AGO supposes that yields will palpably increase by 2050, albeit atlower rates than those observed over the 1961-2000 period except in tworegions, the former USSR andsub-Saharan Africa. For the planet as a whole,yields should increase by 1.14% per year in the AGO scenario, or half as fastas in the 1961-2000 period (2.01%).Annual yield gains will be much more modestin the AG1 scenario, at a global average of 1.14%, and ranging from 0% in Asiaand the OECD countries to a maximum of 1.33% in the former Soviet Union

2. The UK's Institution of Mechanical Engineers has a report out thisweek shows how humanity already has at its disposal all the tools to make roomfor as many as 9 billion people.

There are "no insurmountable technical issues in meeting the needs of 9billion people... sustainable engineering solutions largely exist", theengineers write in Population: One Planet, Too Many People?

Energy, food, water, urbanisation and finance are the five areas which will besignificantly affected by the effects of population growth. These are dubbedEngineering Development Goals (EDG) and should be the next step for the UN’sMillennium Goals (MDG), the report says.

Switching the world to low-carbon energy, for instance, does not require moreresearch breakthroughs. We need instead to fix "market failures" thatprevent widespread adoption of extant technologies, like concentrated solarenergy and nuclear power.

The report even sidelines some traditional engineering solutions. Forget largedams, it says – increased water storage should come from recharging aquiferswith treated waste water and flood waters.

Slums need help to improve, not by demolition ball. The report says the worldshould adopt a series of engineering goals to sit alongside the United Nations'existing millennium development goals.

Four key areas in which population growth and expanding affluence willsignificantly challenge society are: food, water, urbanisation and energy.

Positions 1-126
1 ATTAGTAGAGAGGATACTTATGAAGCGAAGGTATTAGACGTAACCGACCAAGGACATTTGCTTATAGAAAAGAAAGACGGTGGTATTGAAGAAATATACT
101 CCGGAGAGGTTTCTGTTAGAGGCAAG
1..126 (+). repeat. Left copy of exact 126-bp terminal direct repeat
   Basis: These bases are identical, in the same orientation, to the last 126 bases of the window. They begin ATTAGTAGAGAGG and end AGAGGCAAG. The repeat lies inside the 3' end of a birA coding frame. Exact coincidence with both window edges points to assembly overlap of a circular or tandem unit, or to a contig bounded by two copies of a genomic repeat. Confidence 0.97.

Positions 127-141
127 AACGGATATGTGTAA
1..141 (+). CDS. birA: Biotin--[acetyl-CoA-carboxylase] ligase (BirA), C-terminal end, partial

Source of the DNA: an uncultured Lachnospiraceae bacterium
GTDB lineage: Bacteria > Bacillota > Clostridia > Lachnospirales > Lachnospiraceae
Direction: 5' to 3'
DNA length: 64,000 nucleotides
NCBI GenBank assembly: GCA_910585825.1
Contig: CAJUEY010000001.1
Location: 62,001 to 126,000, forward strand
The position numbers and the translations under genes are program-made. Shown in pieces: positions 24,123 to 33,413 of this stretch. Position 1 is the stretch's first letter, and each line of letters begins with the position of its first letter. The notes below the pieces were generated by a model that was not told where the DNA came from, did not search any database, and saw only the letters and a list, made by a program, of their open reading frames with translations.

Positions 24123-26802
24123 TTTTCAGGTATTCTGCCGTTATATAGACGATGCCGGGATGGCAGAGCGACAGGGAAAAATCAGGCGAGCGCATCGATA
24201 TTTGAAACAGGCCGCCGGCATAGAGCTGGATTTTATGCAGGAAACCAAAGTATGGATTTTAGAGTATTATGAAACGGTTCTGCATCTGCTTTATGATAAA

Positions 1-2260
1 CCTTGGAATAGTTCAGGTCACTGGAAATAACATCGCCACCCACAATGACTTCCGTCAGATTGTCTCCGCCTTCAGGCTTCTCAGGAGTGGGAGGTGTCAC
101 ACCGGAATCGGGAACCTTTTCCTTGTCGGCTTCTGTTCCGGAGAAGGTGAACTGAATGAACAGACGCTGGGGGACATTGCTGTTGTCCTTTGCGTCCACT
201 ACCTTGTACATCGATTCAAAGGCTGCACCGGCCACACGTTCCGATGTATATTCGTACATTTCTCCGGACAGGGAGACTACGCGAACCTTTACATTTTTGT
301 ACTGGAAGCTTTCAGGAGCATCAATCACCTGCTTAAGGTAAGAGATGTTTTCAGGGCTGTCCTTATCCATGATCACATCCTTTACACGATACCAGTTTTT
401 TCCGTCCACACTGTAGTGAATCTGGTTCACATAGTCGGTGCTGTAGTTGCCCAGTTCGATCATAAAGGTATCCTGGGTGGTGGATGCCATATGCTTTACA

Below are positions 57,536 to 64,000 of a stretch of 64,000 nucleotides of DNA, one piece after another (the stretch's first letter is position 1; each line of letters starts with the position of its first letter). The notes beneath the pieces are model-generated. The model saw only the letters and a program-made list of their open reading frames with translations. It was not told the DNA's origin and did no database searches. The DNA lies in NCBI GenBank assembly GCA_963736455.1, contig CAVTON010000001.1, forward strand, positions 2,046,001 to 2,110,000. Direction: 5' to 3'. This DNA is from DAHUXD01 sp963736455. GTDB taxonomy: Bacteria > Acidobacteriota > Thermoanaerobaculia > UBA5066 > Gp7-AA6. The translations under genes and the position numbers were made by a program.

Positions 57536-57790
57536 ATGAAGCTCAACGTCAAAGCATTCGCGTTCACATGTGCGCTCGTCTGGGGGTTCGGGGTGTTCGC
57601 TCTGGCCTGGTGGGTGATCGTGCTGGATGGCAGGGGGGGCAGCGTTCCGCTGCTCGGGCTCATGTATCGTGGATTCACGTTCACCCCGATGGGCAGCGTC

Food: An increase in the number of mouths to feed and changes in dietaryhabits, including the increased consumption of meat, will double demand foragricultural production by 2050. This will place added pressures on alreadystretched resources coping with the uncertain impacts of climate change onglobal food production.

Water: Extra pressure will come not only from increased requirements for foodproduction, which uses 70% of water consumed globally, but also from a growthin demand for drinking water and industrial processing as we strive to satisfyconsumer aspirations. Worldwide demand for water is projected to rise 30% by2030, this in a world of shifting rainfall patterns due to globalwarming-induced climate changes that are difficult to predict.

Urbanisation: With cities in the developing world expanding at an unprecedentedrate, adding another three billion urban inhabitants by 2050, solutions areneeded to relieve the pressures of overcrowding, sanitation, waste handling andtransportation if we are to provide comfortable, resilient and efficient placesfor all to live and work.

Energy: Increased food production, water processing and urbanisation, combinedwith economic growth and expanding affluence, will by mid-century more thandouble the demand on the sourcing and distribution of energy. This at a timewhen the sector is already under increasing pressure to reduce greenhouse gasemissions (on average across the globe to 50% of 1990 levels), adapt touncertain future impacts of a changing climate and ensure security of futuresupply.

In meeting these needs and demands, the Institution of Mechanical Engineersrecommends the following: